Our Systemic Stressors in Addiction Care

stressors

The treatment field is overwhelmed by an unprecedented number of challenges right now, but we can overcome them

This post is reprinted with permission from one of TreatmentMagazine.com’s go-to blogs about addiction, treatment and recovery: Recovery Review.

By William Stauffer

I was thinking about writing on something entirely positive in the recovery space, and yet here is the piece which does not fit that Bill, pun noted. All things considered, I am optimistic about our future, and underpinning this is the knowledge that a primary facet of recovery (and the recovery movement) is acknowledging uncomfortable truths and facing them, together. This piece and all my writings are intended in the most positive way possible—to generate thinking about what we want and what we need to do to move in that direction. It is vital to ensure that we help develop a recovery service and support systems that can meet the needs of the next generation. What each of us, our agencies, communities and governmental institutions do to respond to challenges we face matters a great deal to how each of us, are families and communities heal into the future.

We are facing unprecedented challenges, what Dr. H Westley Clark referred to in his interview with me as a syndemic. Dr. Clark was referencing the addiction epidemic, exacerbated by the COVID-19 pandemic, influenced by social strife and strain on all of our societal institutions over the last decade or so. One new development is the great resignation of 2021—people are walking off their jobs across America. Our substance use care system was already deep into a severe workforce crisis, simmering for over two decades.

We consistently make it more difficult for recovering people to get into the SUD workforce. Ostensibly, this is done out of a sense that our recovering workforce are less capable or have more ethical issues than non-recovering people, suggestive of implicit bias against us.”

In May of 2019, the Annapolis Coalition released a report commissioned by SAMHSA that discussed our workforce crisis in pre COVID times and estimated that we needed an additional 1,103,338 peer support workers and 1,436,228 behavioral health counselors, as part of the 4,486,865 behavioral health workers conservatively estimated that we need. Do we have a system that is inviting for people to work in, focused on healing or one that is steeped in trauma and not able to deliver its full promise?

We consistently make it more difficult for recovering people to get into the SUD workforce. Ostensibly, this is done out of a sense that our recovering workforce are less capable or have more ethical issues than non-recovering people, suggestive of implicit bias against us. We are raising the bar as the bottom is falling out of our SUD workforce. Maybe on some level, it is done because our people are not seen as worthy of helping. Maybe we don’t want an effective care system because we don’t think “they” should be helped.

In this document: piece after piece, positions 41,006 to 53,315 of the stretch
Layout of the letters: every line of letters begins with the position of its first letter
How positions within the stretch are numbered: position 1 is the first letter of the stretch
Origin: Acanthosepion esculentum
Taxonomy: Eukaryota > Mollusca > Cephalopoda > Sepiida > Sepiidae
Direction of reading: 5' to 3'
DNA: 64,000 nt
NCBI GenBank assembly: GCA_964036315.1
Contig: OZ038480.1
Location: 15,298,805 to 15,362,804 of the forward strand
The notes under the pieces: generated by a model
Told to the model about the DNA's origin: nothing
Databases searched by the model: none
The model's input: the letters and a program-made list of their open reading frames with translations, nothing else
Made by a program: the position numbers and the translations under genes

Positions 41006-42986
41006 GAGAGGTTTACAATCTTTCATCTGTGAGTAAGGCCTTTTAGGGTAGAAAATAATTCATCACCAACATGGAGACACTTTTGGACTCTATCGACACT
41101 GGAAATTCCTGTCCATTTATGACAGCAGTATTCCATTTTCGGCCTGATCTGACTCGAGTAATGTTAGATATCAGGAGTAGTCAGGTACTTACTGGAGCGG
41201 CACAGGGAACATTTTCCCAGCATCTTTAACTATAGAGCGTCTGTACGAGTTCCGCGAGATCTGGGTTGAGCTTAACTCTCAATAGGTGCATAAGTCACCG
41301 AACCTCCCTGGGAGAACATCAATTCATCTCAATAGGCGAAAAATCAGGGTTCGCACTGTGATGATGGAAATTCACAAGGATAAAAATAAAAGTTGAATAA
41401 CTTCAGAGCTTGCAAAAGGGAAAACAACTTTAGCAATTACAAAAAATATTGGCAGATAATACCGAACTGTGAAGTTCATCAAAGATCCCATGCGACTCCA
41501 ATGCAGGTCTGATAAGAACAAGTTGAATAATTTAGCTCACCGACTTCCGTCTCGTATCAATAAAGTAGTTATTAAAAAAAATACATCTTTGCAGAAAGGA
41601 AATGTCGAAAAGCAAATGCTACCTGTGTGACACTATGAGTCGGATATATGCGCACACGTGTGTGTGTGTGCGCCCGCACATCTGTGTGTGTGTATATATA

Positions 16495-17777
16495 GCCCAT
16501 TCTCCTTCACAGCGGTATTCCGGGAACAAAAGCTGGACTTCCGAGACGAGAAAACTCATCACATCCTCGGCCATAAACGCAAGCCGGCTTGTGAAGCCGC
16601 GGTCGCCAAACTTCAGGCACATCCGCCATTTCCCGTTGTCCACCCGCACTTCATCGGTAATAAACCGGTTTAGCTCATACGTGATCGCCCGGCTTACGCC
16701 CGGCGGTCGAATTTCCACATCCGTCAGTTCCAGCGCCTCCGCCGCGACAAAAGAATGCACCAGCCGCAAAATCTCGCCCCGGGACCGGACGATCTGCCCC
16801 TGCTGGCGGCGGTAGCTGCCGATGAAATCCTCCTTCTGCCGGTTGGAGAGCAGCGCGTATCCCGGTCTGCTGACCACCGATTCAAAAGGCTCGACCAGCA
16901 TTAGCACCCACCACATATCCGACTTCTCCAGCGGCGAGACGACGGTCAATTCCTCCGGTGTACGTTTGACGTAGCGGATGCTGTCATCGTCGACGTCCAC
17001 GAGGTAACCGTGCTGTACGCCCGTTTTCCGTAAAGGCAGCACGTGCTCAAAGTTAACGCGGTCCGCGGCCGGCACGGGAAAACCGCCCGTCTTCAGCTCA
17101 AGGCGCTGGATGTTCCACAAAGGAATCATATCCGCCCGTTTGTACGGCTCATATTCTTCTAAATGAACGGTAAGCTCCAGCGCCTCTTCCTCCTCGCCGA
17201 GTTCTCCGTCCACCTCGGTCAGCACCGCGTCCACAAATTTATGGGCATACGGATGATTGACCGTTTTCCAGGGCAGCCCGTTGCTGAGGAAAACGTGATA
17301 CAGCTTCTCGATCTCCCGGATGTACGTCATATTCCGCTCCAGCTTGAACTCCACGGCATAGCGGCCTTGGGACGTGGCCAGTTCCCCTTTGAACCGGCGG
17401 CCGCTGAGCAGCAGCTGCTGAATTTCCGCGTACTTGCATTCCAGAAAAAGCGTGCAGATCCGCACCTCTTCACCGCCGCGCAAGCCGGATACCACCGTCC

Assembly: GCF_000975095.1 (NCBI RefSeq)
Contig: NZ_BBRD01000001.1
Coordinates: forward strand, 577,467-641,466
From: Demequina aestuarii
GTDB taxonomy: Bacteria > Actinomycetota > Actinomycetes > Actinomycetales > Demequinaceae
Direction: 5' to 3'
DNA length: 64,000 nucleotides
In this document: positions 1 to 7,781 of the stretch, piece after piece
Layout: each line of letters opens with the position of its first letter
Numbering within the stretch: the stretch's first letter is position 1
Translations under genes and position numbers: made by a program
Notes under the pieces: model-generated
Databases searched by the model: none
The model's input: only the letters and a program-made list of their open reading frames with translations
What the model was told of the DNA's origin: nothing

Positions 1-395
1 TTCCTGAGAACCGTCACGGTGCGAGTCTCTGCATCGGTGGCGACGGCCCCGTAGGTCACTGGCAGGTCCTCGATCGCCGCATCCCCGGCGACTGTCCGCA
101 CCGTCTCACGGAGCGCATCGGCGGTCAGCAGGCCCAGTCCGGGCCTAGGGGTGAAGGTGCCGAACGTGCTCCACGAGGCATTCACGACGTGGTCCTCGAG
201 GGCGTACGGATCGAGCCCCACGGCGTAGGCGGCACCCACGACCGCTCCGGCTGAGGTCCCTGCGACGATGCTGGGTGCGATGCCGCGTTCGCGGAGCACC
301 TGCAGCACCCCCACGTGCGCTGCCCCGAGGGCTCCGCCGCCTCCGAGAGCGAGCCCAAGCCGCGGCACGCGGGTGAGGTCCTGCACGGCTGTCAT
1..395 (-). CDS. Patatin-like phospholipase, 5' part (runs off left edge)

Everyone in the treatment space needs to be part of the solution.

Systemic stressors place a lot of strain on agencies. Such dynamics have been examined and explored in many contexts, one that resonates with me is the work of Dr. Sandra Bloom who has written about these forces present in all human service organizations. They had a devastating impact on the Sanctuary Program, a program she developed and nurtured for many years. She termed it destroying sanctuary. I have referred often to her work over the years, but I don’t think it has ever been as relevant as it is right now.

Dr. Bloom describes that as internal and external challenges become more profound, people and systems become progressively overwhelmed, and they lose capacity to constructively deal with the challenges. They become more top-down authoritarian and less inclusive of feedback from the those within these systems. Workers leave or stop trying to be effective. The system further losses capacity to address the needs of the people it serves. As part of this dynamic, systems then tend to eliminate those who share uncomfortable truths to raise the alarm about the problems and move towards solution. We kill the messengers and ignore the messages. Our ability to serve those in need becomes more impaired as it is clear our systems are not open to input and are punitive.